“It’s funny because when we first heard about food banks six years ago we were donating to them – usually around £50 or £60 a week – but now we’re having to rely on them ourselves.”

‘We’d never known food poverty until coronavirus’: Freelancer whose work has dried up

Zoe Green and her husband David are “really struggling financially” for the very first time. The couple and their four children – aged from two to 11 – now depend on a weekly parcel from a food bank based at their local school in north London, a project supplied with fresh produce by The Felix Project charity.

Ms Green, a 36-year-old freelancer who worked in TV and documentary production, hasn’t been able to find any work over the past few months. She received less than £1,000 pounds for a three-month period after applying for the government’s self-employment income support scheme.

Although 39-year-old Mr Green still gets around £400 a month while on furlough from his part-time retail job, the couple have found they have a shortfall of around £300 a month for household bills. This is being met by The Film and TV Charity, but the couple do not know how long the emergency stipend will last.

“It’s not been an easy time – we’ve never known food poverty until the coronavirus hit,” she said. “When we got the first food package from The Felix Project, I was literally crying as I took out all the fresh food. The work they and the other charities are doing right now is really, really appreciated. I never thought we’d need it.”

“I’m really hoping the government will extend the self-employment scheme. I’m also hoping they might factor out the periods I was on maternity leave and wasn’t able to earn as much, so I can get a higher average amount.”

Phoebe Waller-Bridge joins The Independent’s Food For London Now campaign

‘Food banks have been a godsend’: Self-employed mother who isn’t eligible for government support

Susan, 45, said she found herself in financial difficulty in the months before the pandemic after her fledging health drink business collapsed.

Although she set herself up as a private education tutor in February 2020, she found she wasn’t eligible to apply for the government’s self-employment income support scheme after lockdown began.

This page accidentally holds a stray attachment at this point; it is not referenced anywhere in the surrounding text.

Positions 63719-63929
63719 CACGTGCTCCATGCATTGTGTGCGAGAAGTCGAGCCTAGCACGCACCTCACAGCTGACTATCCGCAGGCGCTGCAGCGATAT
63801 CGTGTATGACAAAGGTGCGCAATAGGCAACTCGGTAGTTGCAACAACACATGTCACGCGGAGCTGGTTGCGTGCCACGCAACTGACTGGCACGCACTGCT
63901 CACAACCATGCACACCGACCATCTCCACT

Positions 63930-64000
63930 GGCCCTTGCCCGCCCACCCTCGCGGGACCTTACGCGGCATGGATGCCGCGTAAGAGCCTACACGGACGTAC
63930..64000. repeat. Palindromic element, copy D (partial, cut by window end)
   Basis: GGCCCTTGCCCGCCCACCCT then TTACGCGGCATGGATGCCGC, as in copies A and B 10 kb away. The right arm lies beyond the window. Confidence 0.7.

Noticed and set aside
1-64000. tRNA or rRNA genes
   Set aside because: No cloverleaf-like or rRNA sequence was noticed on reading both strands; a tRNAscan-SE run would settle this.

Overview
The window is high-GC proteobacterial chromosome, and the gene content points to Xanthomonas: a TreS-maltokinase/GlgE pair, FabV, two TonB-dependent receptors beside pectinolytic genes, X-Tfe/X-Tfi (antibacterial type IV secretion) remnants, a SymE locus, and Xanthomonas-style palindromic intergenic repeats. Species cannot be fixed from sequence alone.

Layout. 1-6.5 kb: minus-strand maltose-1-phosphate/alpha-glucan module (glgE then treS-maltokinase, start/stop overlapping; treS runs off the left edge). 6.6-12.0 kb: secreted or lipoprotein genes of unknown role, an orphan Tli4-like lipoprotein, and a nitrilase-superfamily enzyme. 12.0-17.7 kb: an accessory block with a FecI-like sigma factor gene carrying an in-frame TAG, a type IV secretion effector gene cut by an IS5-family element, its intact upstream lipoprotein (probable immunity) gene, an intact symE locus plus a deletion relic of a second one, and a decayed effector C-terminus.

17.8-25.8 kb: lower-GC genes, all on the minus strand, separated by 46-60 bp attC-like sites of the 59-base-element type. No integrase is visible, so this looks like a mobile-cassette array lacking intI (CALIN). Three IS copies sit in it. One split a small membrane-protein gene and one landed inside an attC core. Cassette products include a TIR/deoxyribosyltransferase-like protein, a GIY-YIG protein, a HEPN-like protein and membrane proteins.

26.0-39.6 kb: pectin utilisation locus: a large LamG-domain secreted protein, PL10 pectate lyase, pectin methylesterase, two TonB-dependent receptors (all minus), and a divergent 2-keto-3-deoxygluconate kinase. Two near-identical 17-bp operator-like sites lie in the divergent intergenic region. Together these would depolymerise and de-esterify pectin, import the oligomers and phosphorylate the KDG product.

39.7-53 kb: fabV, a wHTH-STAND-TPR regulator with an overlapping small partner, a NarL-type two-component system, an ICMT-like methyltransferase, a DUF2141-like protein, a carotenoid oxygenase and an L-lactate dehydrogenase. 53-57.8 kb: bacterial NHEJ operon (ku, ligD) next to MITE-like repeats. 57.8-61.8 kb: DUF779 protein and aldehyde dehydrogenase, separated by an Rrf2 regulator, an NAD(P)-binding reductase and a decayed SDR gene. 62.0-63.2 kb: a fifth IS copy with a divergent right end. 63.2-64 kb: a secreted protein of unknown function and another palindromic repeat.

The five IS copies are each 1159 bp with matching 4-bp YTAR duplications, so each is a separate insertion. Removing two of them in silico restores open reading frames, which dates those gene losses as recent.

“I struggled to be able to buy food during the lockdown, as I’d lost income and also fell through the government net,” said the west Londoner. “It made a difficult situation even more difficult.”

She and her two children, aged 10 and 12, are now relying on a weekly food bank set up at the Bollo Brook Youth Centre on her south Acton estate. “The children being at home is tough to manage. It’s stressful trying to keep up with it all and help with their school work whilst worrying about bills,” she said.

“We’ve been fortunate and receive help with food that we would not have been able to buy. It’s been godsend to get us through this time until we can rebuild our lives back to normal.”

‘It’s a battle to keep going’: Food bank manager whose demand is up tenfold

Billy McGranaghan, founder of the Dads House charity and food bank

Originally set up to provide support for single fathers, the Dads House charity now runs food banks for anyone in financial need at two sites in west and south London.

Founder Billy McGranaghan said he and his volunteers saw between 30 and 50 people looking for help each day before the pandemic, but in the past couple of months demand for food parcels has shot up tenfold to between 300 and 500 people a day.

“It’s heartbreaking to see the long queues,” he said. “The volume is something we’ve never seen before. It’s poverty like you’ve never seen. People tell us they’ve got £20 or £30 to get through the week. Some are telling us they’re having to sell possessions or borrow money from loan sharks.”

Mr McGranaghan added: “Some people had been in very casual work before the crisis – bar staff, nannies, cleaners. So there’s no furloughing going on to help them. But in many cases they’re not necessarily self-employed either – they were dependant on that weekly wage. So they’re not eligible for the government self-employed scheme.”

The food bank founder said many people were applying for universal credit, but they are forced to face at least five weeks before any money appears in their bank account.

“I’m just hoping some people are able to get back into work when the shops re-open in a couple of weeks,” he said. “But at the moment it’s a battle for people to keep going.”

The Independent is encouraging readers to help groups that are trying to feed the hungry during the crisis. Find out how you can help here. Follow this link to donate to our campaign for The Felix Project in London, in partnership with the Evening Standard.